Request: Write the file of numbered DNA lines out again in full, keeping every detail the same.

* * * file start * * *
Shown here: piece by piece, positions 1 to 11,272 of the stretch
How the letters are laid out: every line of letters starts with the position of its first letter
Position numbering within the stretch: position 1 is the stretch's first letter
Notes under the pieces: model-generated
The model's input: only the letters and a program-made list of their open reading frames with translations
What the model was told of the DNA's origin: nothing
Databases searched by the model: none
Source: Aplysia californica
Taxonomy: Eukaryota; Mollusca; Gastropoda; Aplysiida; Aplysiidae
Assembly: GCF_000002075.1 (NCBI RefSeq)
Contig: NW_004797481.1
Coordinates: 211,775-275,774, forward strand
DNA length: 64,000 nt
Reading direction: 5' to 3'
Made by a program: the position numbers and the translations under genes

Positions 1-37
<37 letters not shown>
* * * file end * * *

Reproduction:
Shown here: piece by piece, positions 1 to 11,272 of the stretch
How the letters are laid out: every line of letters starts with the position of its first letter
Position numbering within the stretch: position 1 is the stretch's first letter
Notes under the pieces: model-generated
The model's input: only the letters and a program-made list of their open reading frames with translations
What the model was told of the DNA's origin: nothing
Databases searched by the model: none
Source: Aplysia californica
Taxonomy: Eukaryota; Mollusca; Gastropoda; Aplysiida; Aplysiidae
Assembly: GCF_000002075.1 (NCBI RefSeq)
Contig: NW_004797481.1
Coordinates: 211,775-275,774, forward strand
DNA length: 64,000 nt
Reading direction: 5' to 3'
Made by a program: the position numbers and the translations under genes

Positions 1-37
<37 letters not shown>